"That sort of suspicion and the fact that it always had to exist between all the students really got me thinking," Mark says. "It drowns out the importance of conscientiously trying to be good to other people...people who are in there busting ass to be the best and only worried about their own status don't realize that they need other people and that coming across as a decent person is a vital part of medicine."

For many who resist the rigorous pressures of conformity that pervade the pre-professional scene, the difficulties begin long before they attempt to take their case to professional school admissions committees. At no point in any pre-professional curriculum or course at Harvard are students encouraged, let alone required, to address broader questions of ideology, orientation and ethical and moral dilemmas. Those who seek to structure their education to examine such issues often find themselves left in the wake of students who abide by the pre-professional rules.

Steve was among the group of Harvard students that senior professor John Finley '25 classifies as the class-president type. Steve came to Harvard as a real politico, interested in law school and "into being president of everything." But by the end of freshman year the whole game seemed perverted to him.

"I began to see that overachieving wasn't the be-all and end-all. The whole drive for power, the insatiable desire to get to a name law school and a name firm, seemed to be grabbing people all around me. And yet no one really knew why: there they were grubbing for grades, their goals in a course set by their teachers, kissing ass, making connections, working like crazy, not because that's what they really wanted, but because that's the only way they could stay on top."

What upset Steve the most was that all around him he saw extremely bright individuals who permitted themselves to focus more and more narrowly on their own worlds and become further and further removed from social reality: "To me," he says, "the major thing about a Harvard education is the chance it could give to people to sit back and become concerned with far-reaching questions about our society. Harvard should be breeding people who are going to help this society look at how the pie is divided, not how to get a bigger slice for themselves. Life is more than a buck, and I felt that all these people with a golden opportunity to do something for others were just slipping into a slot where it was easy for them to make it; they are cheating themselves, allowing themselves to be less than they could be, fitting the mold when they're the ones who don't have to."

After graduation last year, Steve went to Washington to work for Sen. Frank Church (D.-Idaho), but he found the same difficulty there: no one really seemed concerned with "Joe Farmer or Joe Factory Worker back home bustin' ass in the fields or the saw mill all day so a bunch of guys could live high in Washington." After a year back in an Idaho sawmill, Steve now says that he is "de-Harvardized" enough to try school again. He wants to become a labor lawyer and return to Idaho: "A good lawyer out here could really help the little guy; do a big service and earn a decent living. It's the personal satisfaction of helping someone who needs it that I think I need now, not the money or enough status to hold my head high at the country club."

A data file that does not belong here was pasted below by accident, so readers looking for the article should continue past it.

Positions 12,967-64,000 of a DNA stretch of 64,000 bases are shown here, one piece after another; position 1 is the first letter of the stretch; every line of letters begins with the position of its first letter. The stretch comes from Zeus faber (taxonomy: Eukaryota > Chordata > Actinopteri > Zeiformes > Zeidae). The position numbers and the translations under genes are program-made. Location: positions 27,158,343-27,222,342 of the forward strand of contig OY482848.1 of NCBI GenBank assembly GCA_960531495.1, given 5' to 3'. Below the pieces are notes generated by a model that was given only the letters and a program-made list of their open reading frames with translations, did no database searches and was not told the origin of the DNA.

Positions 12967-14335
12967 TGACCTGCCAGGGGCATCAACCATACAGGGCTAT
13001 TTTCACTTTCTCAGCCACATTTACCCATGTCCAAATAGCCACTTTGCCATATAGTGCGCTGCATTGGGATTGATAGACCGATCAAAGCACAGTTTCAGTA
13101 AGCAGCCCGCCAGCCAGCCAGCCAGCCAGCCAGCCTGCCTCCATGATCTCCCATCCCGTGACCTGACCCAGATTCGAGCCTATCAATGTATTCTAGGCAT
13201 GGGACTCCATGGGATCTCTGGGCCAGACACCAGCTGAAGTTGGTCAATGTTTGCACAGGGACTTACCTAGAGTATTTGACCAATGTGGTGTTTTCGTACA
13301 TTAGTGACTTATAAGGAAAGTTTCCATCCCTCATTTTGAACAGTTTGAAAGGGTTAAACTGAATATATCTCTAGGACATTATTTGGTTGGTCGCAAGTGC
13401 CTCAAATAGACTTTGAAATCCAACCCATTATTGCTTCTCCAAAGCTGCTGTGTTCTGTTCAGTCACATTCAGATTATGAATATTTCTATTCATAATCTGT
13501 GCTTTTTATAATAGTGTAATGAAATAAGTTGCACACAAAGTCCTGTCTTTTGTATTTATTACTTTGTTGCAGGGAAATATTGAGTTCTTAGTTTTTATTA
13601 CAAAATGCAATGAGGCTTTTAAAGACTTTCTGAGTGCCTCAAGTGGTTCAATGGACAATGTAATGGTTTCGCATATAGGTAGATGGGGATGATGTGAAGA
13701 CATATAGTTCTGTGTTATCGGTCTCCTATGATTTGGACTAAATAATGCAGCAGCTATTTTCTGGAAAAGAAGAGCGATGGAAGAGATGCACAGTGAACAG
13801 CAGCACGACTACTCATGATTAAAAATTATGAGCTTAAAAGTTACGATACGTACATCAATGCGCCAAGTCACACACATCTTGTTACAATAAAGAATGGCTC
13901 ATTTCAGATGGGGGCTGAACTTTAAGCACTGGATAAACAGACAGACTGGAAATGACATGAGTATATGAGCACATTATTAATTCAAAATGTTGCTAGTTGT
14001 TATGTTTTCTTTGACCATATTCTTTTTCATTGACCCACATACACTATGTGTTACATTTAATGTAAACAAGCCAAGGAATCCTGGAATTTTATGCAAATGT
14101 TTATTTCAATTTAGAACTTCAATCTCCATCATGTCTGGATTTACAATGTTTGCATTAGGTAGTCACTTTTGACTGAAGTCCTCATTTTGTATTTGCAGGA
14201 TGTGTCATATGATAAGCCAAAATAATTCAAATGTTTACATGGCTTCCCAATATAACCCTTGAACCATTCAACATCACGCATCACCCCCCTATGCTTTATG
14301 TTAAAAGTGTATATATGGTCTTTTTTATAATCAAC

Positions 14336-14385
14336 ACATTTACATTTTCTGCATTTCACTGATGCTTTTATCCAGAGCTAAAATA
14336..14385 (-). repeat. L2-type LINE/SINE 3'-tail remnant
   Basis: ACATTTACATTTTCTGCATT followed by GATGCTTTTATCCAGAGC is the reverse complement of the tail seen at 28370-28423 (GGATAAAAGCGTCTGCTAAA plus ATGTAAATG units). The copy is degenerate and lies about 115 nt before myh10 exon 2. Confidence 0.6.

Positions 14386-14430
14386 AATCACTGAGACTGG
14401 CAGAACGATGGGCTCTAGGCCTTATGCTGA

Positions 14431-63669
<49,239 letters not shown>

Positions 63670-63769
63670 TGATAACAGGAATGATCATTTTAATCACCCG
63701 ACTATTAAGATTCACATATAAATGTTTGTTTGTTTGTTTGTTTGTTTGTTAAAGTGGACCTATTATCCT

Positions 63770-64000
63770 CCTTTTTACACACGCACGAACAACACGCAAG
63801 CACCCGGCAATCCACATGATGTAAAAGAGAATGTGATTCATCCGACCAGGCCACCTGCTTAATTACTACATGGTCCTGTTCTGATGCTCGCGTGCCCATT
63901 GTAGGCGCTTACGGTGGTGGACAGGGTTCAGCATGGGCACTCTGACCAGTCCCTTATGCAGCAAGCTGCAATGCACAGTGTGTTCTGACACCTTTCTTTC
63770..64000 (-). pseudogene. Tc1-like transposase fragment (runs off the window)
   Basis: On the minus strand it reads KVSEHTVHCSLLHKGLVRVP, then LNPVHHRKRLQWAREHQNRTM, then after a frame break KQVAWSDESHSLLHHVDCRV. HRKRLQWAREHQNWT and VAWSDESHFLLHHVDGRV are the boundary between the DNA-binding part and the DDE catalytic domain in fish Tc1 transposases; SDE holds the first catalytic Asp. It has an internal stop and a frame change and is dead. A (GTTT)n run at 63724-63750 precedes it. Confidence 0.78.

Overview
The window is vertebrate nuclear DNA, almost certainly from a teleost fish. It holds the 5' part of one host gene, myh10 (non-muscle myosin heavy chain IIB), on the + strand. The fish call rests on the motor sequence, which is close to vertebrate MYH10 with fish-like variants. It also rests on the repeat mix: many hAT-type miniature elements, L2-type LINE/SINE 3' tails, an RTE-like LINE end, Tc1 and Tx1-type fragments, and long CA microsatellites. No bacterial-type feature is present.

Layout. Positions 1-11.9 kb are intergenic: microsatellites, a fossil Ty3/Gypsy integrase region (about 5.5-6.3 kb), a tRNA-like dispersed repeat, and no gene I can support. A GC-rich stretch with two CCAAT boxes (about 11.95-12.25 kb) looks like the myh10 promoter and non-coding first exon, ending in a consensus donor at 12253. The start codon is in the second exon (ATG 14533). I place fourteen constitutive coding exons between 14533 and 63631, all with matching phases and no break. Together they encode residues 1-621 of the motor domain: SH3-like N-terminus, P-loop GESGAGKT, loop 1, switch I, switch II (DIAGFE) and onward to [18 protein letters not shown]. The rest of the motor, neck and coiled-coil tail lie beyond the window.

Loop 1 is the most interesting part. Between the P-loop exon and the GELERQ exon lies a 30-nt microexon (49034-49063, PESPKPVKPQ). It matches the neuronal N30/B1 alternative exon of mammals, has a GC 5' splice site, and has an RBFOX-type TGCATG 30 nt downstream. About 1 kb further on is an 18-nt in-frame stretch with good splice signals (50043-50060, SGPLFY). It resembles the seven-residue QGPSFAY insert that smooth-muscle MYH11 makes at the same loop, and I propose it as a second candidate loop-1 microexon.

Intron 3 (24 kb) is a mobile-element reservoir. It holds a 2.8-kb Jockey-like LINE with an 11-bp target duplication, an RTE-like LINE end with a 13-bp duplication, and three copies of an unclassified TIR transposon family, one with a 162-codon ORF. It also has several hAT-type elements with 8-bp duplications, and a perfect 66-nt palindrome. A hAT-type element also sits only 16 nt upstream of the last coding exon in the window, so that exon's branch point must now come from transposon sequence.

Given that there must be some process for selecting students who will go on to over-subscribed law and medical schools, there is no doubt that the present pre-professional structure is an effective market device. But the problem is that the "invisible hand" that drives some along the treadmill faster than others deters many of the other-directed individuals like Mark and Steve, who see the professions as a means of serving people, not as a pathway to security, wealth and status. The upshot is that more and more of those who emerge from the obstacle course have no conception of the basic human needs and values that underlie the service-delivery professions and instead allocate their skills according to the market: that is, to the big corporate law firms and lucrative medical practices that bring the big buck.

In the meantime, besides imposing inner-directed orientations on those who climb aboard the pre-professional train, this structure will continue to drive countless Bills over the fine line it draws between unreality and insanity. The new mood on campus and the pre-professional crunch are symptoms of a malady much wider in scope than the pre-professional education structure. But perhaps it is about time that Harvard came more to grips with the question of whether those it sends on to the professional schools are these most qualified for and concerned about providing health care and legal services to society, or those who happen to survive the undergraduate contest.